Column: The beautiful game: 24/7

By Mike Szwaja

I can hardly contain myself. It’s a significant weekend for football in America, and I can’t wait to see what happens.

Yeah, I know what you’re saying.

“Big deal, Szwaja. You don’t have to tell us that.”

No, no. What I’m talking about has nothing to do with the Super Bowl. Besides, where’s the drama there? We all know it’ll be the Patriots by at least two scores.

I’m talking about football. The beautiful game. The world’s game. Soon to be yours and mine 24 hours a day with the click of a button.

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Something big … hopefully … is about to change the lives of American soccer fans forever. (I’ll refer to the game, regretfully, as “soccer” from here on out.)

As of Sunday night at 11 p.m., Fox will unveil the new Fox Soccer Channel – formerly Fox Sports World. Gone is cricket. Gone is darts. Gone is Aussie Rules Football. By August, rugby will be gone. All soccer. All the time.

Fox will give viewers a sneak peak at the new channel during the Super Bowl XXXIX Pre-Game Show, set for Sunday at 1 p.m. CST. At 11, FSC will open with a debut show featuring the channel’s new graphics, music and promotional messages. And perhaps most intriguing, Fox will unleash an “extensive consumer marketing campaign in support of the transition,” according to a statement released last month.

Eighty percent of the new channel’s programming will be focused around soccer competition, including the Barclays English Premiere League, the German Bundesliga, the French Ligue 1, the Argentine Torneo de Clausura and Major League Soccer. Not to mention the FA Cup, the UEFA Cup, the Champions World Series and English and U.S. World Cup qualifiers.

The way I look at it, it’s a perfect birthday gift for yours truly, who turns 22 on Monday.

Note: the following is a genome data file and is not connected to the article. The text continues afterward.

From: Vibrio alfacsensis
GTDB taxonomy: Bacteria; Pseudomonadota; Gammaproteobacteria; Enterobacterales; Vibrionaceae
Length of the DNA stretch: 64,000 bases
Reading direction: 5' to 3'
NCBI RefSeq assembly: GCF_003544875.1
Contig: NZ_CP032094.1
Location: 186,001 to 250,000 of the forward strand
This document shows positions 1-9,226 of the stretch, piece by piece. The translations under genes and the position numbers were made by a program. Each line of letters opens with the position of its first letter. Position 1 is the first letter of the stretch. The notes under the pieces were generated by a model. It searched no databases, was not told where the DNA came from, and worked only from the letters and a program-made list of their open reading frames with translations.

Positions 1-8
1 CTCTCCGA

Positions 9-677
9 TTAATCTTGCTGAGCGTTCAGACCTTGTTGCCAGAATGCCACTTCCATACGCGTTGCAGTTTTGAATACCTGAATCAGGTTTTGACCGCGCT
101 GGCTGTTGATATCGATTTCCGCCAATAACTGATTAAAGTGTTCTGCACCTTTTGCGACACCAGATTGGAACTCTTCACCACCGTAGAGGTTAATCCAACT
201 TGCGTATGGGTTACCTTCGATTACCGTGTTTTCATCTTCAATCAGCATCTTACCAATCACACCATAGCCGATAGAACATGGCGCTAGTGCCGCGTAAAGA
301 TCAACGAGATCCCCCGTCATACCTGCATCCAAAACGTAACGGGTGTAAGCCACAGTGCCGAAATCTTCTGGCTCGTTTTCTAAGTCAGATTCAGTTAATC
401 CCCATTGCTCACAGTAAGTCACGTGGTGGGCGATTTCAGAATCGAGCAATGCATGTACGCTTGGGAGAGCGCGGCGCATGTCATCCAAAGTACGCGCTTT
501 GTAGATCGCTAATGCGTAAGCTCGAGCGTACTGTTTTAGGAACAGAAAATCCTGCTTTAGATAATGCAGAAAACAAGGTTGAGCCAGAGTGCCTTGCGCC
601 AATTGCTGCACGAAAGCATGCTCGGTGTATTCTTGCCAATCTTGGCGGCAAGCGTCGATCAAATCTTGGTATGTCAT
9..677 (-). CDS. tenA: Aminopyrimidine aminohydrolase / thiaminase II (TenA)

With that said, I’m not completely sold on the channel fulfilling every need for us American soccer fans. I hope the dawning of this channel accomplishes what David Sternberg, Executive Vice President and General Manager of FSC, promises it will.

“We at Fox are committed to creating the single best place for American soccer fans, players, professional and amateur associations and business partners to converge and share in the phenomenal success of the sport,” Sternberg said.

That sounds nice, but here’s what Sternberg needs to do to reach his goals:

Don’t neglect the homeland. FSC will feature a new show called “Fox Soccer USA” that will focus on youth and amateur soccer in the U.S. That’s all we know for now, but that sounds like average programming at best. What about our stars? Freddy Adu? DeMarcus Beasley? Landon Donovan? Where is the show focusing on them?

“Fox Friday Football” will be a holdover show from Fox Sports World. Steven Cohen and Nick Geber dress in team kits and scarves and argue a la Kornheiser and Wilbon on a set that looks like a London bachelor pad. It’s fun, but only if you know soccer. The show alienates fans looking to become more interested in the world soccer scene for the first time.

Give us Beckham. David Beckham has vowed, once he finishes in Europe, to move to the U.S., start a youth soccer academy and help soccer grow in the one country it can’t seem to reel in. Beckham’s popularity soared during his world tour a couple years ago, but it has since drifted- thanks in large part to his mediocre play.

FSC doesn’t currently own the rights to Spain’s Primera Liga, which means there’s no way for the American audience to connect with Beckham, who plays for Real Madrid. FSC needs to secure the rights to Primera Liga, so we can reconnect with the man who promises to one day bring soccer to elite status in this country.

Inform us. Watching “Sky Sports News,” FSC’s version of SportsCenter, also alienates the American fan with confusing graphics and English dialects. FSC will need a SportsCenter-esque show that caters to Americans.

All this of course would cost FSC more money, but if this “extensive consumer marketing campaign” is successful, they should soon have the money to do it. In the mean time, enjoy the beautiful game.